State ID: 18CH567
Vessel Type: Merchant vessel (steamship)
Location: 38°28'28.63"N, 77°16'15.06"W, (38.47462, -77.27085) (Duke University, 2016)
Length: 281 feet 10 inches
Breadth: 45 feet 2 inches
Deadweight Tonnage: 3,500
Builder: L.H. Shattuck, Newington, New Hampshire
Owner: Titled to the State of Maryland under the Abandoned Shipwreck Act
Flora & Fauna: None
Significance: United States Shipping Board vessel built for World War I effort
The vessel sits in an east by west orientation with its bow facing the shore. The hull has been in its same general location since at least 1929, but has shifted position a few times, migrating westward from its present position between 1943 and 1952. Yawah is entirely submerged except at low tide.
Yawah (originally named Contoocook) was built in 1919, at the Shattuck shipyard, Newington, New Hampshire, for the United States Shipping Board. Yawah is a Ferris-type built wooden cargo vessel and was the sixth ship launched at the Shattuck shipyard. In August 1917, L. H. Shattuck Inc. received a contract to build 15 Ferris-type wooden steamship hulls for the war effort. The hulls for these vessels would be built at the Shattuck shipyards and the engines would later be installed at a different yard in Portland, Maine.
One individual hull took about six months to complete and workers were needed for this massive construction effort. At its height, the Shattuck shipyard employed close to 8,000 workers during World War I. Area businesses had to close because all the laborers went to work at the Shattuck shipyards, with workers coming from all types of professions. A former Shattuck employee, Elmer I. Brooks was interviewed in 1970 about his time working as a ship fastener at the shipyard. Brooks, who mainly worked night shifts, detailed the frantic pace and the imminent danger the shipyard workers were in at all times. "I was up on the top of the boat one night, I see a broad ace a guy let go. He was hewin' a timber. Slipped out of his hands and went right down on almost twenty guys. Never touched em', but awful close."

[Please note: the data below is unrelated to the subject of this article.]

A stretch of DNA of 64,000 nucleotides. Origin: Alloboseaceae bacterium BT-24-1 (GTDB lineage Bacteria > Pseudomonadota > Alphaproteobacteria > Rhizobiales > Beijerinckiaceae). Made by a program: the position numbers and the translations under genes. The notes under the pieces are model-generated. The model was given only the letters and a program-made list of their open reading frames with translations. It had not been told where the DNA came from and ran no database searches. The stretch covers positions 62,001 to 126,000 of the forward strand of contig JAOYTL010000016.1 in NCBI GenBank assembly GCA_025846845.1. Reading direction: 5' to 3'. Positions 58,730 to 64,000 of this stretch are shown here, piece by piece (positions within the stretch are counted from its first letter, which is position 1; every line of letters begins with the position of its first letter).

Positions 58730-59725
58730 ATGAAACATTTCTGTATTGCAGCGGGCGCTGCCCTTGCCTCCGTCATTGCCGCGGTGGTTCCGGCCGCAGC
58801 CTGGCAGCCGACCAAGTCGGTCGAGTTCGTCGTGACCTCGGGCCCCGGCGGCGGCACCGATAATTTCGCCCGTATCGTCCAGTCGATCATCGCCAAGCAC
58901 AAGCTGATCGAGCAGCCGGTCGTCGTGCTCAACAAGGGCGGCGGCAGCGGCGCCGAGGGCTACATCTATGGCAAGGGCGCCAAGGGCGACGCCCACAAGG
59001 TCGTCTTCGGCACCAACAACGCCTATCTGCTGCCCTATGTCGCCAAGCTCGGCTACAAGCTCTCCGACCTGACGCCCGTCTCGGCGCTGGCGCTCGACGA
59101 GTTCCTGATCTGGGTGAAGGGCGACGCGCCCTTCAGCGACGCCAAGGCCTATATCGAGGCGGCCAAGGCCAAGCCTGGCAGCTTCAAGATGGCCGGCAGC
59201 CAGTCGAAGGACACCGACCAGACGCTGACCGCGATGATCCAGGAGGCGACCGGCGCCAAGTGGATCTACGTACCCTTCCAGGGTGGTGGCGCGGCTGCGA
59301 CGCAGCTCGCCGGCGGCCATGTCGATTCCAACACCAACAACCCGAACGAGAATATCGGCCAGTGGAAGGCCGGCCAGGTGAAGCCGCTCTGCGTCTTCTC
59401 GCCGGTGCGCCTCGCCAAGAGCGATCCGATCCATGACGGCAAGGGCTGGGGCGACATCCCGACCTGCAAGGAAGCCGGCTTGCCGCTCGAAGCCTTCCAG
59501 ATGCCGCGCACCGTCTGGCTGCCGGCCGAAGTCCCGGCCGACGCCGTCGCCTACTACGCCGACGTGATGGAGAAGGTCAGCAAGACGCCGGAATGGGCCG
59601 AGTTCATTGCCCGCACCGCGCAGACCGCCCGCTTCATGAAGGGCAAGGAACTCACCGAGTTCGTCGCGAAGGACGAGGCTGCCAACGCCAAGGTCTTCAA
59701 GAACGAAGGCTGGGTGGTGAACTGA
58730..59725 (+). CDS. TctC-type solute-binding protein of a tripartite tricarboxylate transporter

Yawah was not completed by the time the war ended, yet construction followed through to fulfill the contract. After a period of time, Yawah, like many of the wooden hulled cargo carriers built for the war effort, was no longer needed for service. Eventually, Western Marine and Salvage Company purchased the vessel at auction and the vessel was sent for scrapping. Yawah was moved to the Potomac River, Maryland and has been located in Mallows Bay since 1929.